Sen. Susan Collins (R-Maine). (Robert F. Bukaty/AP)
The floundering Republican attempt to undo the Affordable Care Act met hardening resistance from key GOP senators Sunday that left it on the verge of collapsing, even as advocates vowed to keep pushing for a vote this week.
With Senate GOP leaders just one “no” vote away from defeat, Sen. Susan Collins (R-Maine) said in a TV interview that it was “very difficult” to envision voting for the bill written by Sens. Bill Cassidy (R-La.) and Lindsey O. Graham (R-S.C.). Sen. Ted Cruz (R-Tex.) said he and a colleague were not ready to back the measure. And Sen. Rand Paul (R-Ky.), who has come out against it, showed no signs of backing down in his own TV appearance.
As Graham and Cassidy pledged to keep trying to pass their bill, the White House and the office of Senate Majority Leader Mitch McConnell gave differing accounts of the path ahead. White House legislative affairs director Marc Short predicted a Wednesday vote while a McConnell spokesman declined to publicly embrace that timeline.
The fresh discord over a signature Republican promise added turbulence to the start of a critical week for President Trump and McConnell (R-Ky.). In addition to health care, they are both watching Tuesday’s special election primary runoff in Alabama, a high-stakes intra-party fight that could set the tone for the midterm elections. GOP leaders are also expected to unveil their most detailed blueprint yet of the tax reform plan they hope to pass by the end of the year.
Speaking on CNN’s “State of the Union,” Collins cited concerns about how the Cassidy-Graham legislation would affect Medicaid recipients and people with preexisting medical conditions, among other things.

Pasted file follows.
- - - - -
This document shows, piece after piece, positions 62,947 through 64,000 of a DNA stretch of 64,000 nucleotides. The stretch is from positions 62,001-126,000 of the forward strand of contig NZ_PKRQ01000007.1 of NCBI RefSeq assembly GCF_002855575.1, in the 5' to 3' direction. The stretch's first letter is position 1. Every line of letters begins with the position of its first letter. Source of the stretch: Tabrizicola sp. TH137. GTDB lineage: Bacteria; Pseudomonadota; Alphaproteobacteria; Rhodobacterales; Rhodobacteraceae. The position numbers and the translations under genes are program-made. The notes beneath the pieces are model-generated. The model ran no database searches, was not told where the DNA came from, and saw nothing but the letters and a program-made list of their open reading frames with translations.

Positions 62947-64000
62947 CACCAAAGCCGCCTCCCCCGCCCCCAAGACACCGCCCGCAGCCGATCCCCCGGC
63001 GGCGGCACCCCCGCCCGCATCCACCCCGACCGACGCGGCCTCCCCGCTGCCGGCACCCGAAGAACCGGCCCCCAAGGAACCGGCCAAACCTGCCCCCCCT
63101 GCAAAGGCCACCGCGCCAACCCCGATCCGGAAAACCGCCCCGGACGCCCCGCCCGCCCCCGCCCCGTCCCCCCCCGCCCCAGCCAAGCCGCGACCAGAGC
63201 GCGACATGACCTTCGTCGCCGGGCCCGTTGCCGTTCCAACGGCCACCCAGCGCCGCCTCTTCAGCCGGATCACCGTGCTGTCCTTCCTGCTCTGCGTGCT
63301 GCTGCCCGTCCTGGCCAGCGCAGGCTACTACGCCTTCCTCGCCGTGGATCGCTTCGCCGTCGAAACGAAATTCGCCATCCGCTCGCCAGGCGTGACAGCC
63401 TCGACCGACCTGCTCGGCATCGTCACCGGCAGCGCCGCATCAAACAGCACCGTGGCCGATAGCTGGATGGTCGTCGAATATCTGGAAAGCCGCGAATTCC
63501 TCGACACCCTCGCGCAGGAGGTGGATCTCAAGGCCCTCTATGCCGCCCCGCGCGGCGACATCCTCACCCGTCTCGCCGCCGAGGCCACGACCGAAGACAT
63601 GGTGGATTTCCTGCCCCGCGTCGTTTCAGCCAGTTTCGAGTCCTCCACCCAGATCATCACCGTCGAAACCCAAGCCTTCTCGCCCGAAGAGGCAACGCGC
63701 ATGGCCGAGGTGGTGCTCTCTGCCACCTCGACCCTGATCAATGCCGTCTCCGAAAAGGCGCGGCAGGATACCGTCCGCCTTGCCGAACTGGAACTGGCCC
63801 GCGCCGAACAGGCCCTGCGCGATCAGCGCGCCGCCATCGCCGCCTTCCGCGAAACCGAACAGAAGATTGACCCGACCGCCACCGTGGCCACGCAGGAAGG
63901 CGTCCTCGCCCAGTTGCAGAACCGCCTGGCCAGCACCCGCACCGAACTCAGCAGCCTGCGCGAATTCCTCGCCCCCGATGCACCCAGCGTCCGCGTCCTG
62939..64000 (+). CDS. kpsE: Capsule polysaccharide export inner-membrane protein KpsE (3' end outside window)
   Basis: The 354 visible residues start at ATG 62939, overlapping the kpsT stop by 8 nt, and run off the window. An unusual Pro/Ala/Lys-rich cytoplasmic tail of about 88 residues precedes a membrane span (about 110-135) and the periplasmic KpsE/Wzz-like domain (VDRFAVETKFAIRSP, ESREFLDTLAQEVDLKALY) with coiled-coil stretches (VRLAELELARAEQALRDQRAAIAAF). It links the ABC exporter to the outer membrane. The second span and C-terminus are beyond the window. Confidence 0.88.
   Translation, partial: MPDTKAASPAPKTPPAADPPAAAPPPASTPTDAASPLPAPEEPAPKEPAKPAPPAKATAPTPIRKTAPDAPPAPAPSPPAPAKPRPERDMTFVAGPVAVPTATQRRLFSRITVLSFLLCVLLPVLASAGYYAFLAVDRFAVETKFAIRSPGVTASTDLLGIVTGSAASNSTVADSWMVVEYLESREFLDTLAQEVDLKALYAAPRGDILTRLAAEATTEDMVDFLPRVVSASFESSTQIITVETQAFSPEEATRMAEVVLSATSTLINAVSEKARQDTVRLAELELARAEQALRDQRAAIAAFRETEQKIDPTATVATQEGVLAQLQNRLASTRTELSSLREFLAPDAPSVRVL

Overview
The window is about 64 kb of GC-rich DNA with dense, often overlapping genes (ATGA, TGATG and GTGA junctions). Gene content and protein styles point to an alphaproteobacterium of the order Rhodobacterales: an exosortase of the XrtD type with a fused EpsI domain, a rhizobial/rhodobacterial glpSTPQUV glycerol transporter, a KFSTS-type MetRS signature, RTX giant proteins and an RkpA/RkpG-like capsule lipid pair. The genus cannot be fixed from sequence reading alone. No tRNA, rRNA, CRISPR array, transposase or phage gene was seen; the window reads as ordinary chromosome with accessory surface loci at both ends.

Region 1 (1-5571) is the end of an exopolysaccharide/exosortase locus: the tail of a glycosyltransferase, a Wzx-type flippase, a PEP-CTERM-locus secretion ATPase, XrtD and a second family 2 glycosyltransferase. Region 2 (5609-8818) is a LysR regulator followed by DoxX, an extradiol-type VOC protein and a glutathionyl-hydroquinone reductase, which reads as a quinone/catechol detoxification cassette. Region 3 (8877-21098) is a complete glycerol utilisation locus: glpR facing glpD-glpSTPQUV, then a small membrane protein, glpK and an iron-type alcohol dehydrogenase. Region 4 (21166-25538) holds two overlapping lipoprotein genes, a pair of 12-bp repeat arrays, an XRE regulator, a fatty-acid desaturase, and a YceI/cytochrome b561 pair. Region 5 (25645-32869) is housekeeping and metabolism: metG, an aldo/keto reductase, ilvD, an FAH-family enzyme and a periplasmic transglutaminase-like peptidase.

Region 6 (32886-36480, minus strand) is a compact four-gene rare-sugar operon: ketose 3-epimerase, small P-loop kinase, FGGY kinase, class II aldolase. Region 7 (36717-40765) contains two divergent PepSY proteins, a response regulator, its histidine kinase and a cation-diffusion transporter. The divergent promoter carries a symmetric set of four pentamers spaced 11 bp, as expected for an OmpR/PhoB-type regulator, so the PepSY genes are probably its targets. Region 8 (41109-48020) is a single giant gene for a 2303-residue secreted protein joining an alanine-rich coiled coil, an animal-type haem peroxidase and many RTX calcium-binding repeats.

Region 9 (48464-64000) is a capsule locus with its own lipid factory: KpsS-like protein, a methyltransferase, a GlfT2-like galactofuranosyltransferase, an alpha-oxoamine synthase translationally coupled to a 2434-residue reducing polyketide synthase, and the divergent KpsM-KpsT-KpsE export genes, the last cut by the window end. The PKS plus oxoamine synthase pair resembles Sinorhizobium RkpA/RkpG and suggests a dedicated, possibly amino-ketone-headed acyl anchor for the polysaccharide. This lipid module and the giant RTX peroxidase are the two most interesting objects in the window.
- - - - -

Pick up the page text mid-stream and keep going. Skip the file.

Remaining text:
“It is very difficult for me to envision a scenario where I would end up voting for this bill,” Collins said. “I have a number of serious reservations about it.”
Two Republican senators — Paul and John McCain (Ariz.) — have already said they would vote against Cassidy-Graham. A third would be enough to defeat the bill, since no Democrats are expected to support it. Republicans hold a 52-48 advantage in the Senate.
The bill has been roundly rejected by influential national groups representing physicians, hospitals and insurers. On Saturday, six such organizations including the American Medical Association and American Hospital Association issued a joint statement urging the Senate to reject it.
Collins voted against a July repeal bill and is a key swing vote in the current dynamic. Last week, she said she was leaning against Cassidy-Graham. Privately, many Republicans have predicted that she will ultimately come out against the bill.
The senator said she had a lengthy chat with Vice President Pence on Saturday. But that was not enough to sway her. Collins said she wants to see the limited forthcoming analysis of the legislation from the nonpartisan Congressional Budget Office this week before she makes a final decision.
“Even over the weekend, I was receiving emails suggesting that the sponsors of the bill are still changing the formula,” she said. “So it may be difficult for the CBO to do the kind of in-depth analysis that it usually does, but that’s what I would like to see before making a formal decision.”
The CBO has said that it will not be able to provide an assessment of how Cassidy-Graham would affect insurance premiums or the number of people with medical coverage “for at least several weeks.” But Trump and McConnell are trying to bring the bill to a vote by the end of this week take advantage of a procedural rule allowing the plan to pass with just 51 votes.